It would take quite a while to count the folks who had overdrawn on their own bodies to win bets. When they lost it usually meant a hindrance device, like Digz’s fancy new eye patch. Addicted souls who bet their sense of touch wore thick useless boxing gloves, while those who bet their sense of smell completed their time ordinances with clothespins on their noses.
It didn’t take too much imagination for Jones to see what Digz would be in a few years; he just envisioned him with some missing pieces. When that perfect once-in-a-lifetime hand came up for the fourth time that week, he would double up on a sense he’d already wagered. The house would take one of his eyes or fingers, stick a sharp needle in his ear, or hold a burning stick under his nostrils until he couldn’t bet his sense of smell anymore.
Both Jones and Digz were in their early thirties, but had strikingly different appearances. Where Jones was over six feet tall, Digz was barely five foot six. Where Jones had a full white smile, Digz’s teeth were yellow and all of the ones on the left side were chipped and jagged. Their hair was of a similarly short length, but Digz’s was thin, frayed, and black. It was a face a mother could perhaps be paid to love. Jones’s blond hair and happy powerful demeanor made him more of a lighthouse than a man.
“I do worry about you Digz. You know what’ll happen. You’re going tuh be one of the potato people we see with the cardboard signs. You want that? How’re you going tuh gamble when you have no legs tuh take you tuh the tables and no arms tuh hold up your cards?”
Digz, who had received that local name when he was found living in a hole under a respectable lodging, smiled again. The smile was showy but useless, like an empty soda can. Whenever someone asked him an important question he could just smile, as if his teeth solved all future problems by being exposed to air. In all likelihood he’d end up betting those pearly yellows as well.
“You know me Jones; I never overdraw. Besides, I won after I lost. I’ve got food and lodging for the next four days. It’s a vacation! Anyway I didn’t come down to tell you about my winnings or this minor inconvenience.” He pointed to the patch. “Pueblo sent us a gift canister! Their robot punched out like three feet from our door too. We’re lucky he didn’t stop somewhere in the Riches where we couldn’t find him. It’s a huge deal too; I heard someone say it has seventeen minutes of Seinfeld on it. How great would that be? Huh Jones? Wouldn’t you kill for seventeen minutes of those people and their funny haircuts making all those clever jokes?”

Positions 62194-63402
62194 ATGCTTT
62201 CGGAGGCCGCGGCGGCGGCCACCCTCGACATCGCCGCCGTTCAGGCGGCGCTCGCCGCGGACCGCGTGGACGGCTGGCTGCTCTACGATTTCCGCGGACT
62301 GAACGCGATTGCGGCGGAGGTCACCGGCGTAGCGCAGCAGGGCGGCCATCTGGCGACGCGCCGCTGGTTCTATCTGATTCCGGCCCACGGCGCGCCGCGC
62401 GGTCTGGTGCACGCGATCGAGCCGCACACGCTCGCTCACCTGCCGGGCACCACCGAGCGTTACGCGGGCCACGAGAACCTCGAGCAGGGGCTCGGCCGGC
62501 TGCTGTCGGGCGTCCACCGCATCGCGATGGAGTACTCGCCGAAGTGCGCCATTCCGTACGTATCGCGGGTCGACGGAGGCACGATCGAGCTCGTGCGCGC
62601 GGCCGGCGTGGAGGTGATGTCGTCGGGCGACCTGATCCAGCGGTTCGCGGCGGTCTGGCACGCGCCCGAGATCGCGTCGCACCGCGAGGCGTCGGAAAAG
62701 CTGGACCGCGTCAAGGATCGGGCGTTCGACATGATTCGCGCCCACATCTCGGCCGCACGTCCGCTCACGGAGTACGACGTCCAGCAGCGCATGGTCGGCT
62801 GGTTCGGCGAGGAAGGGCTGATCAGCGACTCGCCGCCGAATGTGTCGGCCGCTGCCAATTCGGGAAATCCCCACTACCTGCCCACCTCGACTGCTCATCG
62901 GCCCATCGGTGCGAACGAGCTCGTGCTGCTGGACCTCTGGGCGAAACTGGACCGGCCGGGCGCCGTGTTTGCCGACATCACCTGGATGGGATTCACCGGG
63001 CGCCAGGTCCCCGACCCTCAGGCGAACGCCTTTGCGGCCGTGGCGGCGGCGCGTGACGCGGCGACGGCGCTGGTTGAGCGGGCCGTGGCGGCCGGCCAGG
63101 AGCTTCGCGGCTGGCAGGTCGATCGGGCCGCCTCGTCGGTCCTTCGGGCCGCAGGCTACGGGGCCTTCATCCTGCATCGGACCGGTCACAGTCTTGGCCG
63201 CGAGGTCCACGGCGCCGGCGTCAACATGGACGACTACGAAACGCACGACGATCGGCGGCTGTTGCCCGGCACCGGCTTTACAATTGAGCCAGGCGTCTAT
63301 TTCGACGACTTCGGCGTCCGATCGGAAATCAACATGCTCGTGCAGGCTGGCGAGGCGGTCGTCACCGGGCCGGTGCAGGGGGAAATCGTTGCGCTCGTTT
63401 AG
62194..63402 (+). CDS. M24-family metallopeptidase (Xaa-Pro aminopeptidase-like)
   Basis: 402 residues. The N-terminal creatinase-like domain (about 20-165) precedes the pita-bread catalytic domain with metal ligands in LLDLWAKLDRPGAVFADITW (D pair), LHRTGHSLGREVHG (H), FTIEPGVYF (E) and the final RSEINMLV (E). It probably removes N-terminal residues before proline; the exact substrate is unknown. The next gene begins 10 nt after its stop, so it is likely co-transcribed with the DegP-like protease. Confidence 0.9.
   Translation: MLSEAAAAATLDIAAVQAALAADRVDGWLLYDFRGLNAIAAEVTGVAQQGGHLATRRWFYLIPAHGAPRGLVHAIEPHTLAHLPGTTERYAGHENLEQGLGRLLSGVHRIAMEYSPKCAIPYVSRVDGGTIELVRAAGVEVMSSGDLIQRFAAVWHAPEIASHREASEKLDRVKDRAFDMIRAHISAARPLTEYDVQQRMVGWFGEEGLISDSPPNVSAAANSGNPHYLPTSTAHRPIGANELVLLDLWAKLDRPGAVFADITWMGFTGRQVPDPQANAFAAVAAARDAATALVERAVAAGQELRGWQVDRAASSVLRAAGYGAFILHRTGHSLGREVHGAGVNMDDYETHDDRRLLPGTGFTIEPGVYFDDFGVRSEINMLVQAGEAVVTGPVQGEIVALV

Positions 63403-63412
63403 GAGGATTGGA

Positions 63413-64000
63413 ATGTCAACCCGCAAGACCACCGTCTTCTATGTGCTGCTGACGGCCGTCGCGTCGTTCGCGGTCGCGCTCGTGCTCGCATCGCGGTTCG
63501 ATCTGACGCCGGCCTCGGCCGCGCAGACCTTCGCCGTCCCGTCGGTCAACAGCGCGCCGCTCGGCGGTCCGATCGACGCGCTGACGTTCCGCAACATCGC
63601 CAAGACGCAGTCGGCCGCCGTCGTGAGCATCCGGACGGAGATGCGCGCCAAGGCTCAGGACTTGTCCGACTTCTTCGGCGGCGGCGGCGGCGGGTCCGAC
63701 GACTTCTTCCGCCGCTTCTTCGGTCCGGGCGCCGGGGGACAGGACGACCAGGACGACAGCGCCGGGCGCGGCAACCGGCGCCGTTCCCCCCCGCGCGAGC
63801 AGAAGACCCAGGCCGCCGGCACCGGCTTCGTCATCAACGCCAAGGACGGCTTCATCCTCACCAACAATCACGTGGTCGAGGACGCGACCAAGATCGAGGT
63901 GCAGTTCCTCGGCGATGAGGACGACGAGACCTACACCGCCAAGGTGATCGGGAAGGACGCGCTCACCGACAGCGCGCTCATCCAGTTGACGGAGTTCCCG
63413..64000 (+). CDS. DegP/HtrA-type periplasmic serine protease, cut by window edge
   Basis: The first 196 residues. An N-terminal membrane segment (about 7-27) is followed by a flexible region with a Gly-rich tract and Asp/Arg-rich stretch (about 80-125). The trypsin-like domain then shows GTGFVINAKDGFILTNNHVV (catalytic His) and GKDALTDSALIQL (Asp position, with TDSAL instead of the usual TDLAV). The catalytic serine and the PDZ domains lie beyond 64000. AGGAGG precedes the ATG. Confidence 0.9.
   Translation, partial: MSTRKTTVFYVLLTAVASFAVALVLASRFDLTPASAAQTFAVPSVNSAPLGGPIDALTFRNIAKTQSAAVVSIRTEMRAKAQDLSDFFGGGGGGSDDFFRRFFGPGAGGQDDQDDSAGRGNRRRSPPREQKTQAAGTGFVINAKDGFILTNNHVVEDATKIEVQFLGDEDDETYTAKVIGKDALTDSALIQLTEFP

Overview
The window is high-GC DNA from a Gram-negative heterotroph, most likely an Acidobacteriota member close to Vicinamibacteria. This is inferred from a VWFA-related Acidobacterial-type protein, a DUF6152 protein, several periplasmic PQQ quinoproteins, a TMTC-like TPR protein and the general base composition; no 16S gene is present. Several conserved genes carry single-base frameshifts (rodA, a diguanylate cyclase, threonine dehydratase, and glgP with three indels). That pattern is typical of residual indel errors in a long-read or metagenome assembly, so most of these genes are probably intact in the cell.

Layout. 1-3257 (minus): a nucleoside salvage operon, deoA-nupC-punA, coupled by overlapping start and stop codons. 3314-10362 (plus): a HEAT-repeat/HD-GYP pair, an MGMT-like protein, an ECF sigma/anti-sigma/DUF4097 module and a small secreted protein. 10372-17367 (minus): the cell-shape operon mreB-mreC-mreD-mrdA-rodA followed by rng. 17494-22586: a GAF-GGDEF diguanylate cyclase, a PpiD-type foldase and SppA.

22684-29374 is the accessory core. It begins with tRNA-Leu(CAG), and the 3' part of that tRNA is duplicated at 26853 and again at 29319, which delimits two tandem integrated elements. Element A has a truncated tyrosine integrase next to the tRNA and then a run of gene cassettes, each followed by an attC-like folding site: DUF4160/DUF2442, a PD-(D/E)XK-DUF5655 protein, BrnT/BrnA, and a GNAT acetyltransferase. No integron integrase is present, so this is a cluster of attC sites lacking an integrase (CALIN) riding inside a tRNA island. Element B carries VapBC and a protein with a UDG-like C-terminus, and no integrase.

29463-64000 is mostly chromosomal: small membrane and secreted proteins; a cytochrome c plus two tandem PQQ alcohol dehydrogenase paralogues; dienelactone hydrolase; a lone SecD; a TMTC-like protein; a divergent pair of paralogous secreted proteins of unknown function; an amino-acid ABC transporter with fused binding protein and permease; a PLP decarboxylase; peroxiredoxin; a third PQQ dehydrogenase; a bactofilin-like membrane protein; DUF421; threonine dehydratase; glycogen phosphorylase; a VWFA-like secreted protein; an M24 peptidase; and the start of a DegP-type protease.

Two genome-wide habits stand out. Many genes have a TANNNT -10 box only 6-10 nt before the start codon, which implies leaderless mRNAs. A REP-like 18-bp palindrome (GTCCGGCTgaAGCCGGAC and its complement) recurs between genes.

“We don’t need tuh be watching that,” Jones said. He didn’t watch much recovered television. “You know men are getting clever again. We can start making our own jokes any time now.” Neither of them laughed. Digz left moments later, kicking aside coins, to join the festivities over the canister.
The canister’s contents would be debuted on the settlement’s largest screen; its sixteen foot size was so impressive that no one noticed the three foot crack in the right side. Left to his own devices, Jones set his red, white, and black rifle aside and pressed a small button on a machine he’d dug out from under a mound of paychecks. Ancient music filled the room. Safe from prying eyes, Jones danced awkwardly to the techno recording, circa 2008. His Charybdis rifle, circa 2090, let its computer go idle. There would be no shooting today. No coins flying through the air, shinier than those nasty dull bullets used to be. The world was on its way back up.
“We can talk privately in here Mr. Ashburn. It’s the oval office after all. Since you were clearly joking about that ‘economic secession’ business, you can now tell me what’s actually on your mind.”
An awkward silence followed. The governor of Illinois swallowed hesitantly; his sweaty palms stained the experimental currency his team had developed. It was a wonderful design too. The bills were light blue with a picture of Benjamin Franklin in the middle. Dean Ashburn himself had suggested the contest among the state’s middle school students to pick a phrase to appear under Mr. Franklin. A bright young girl had come up with, ‘To value and cherish’. Dean had almost cried when he read that one. It was perfect for his state, but now the president was telling him Illinois couldn’t have its own currency. If the entire nation was going to sink like a lead weight, why didn’t his state deserve the chance to abandon ship and fend for itself? He’d already secretly sought the validation of his currency with several foreign leaders who applauded his ideas.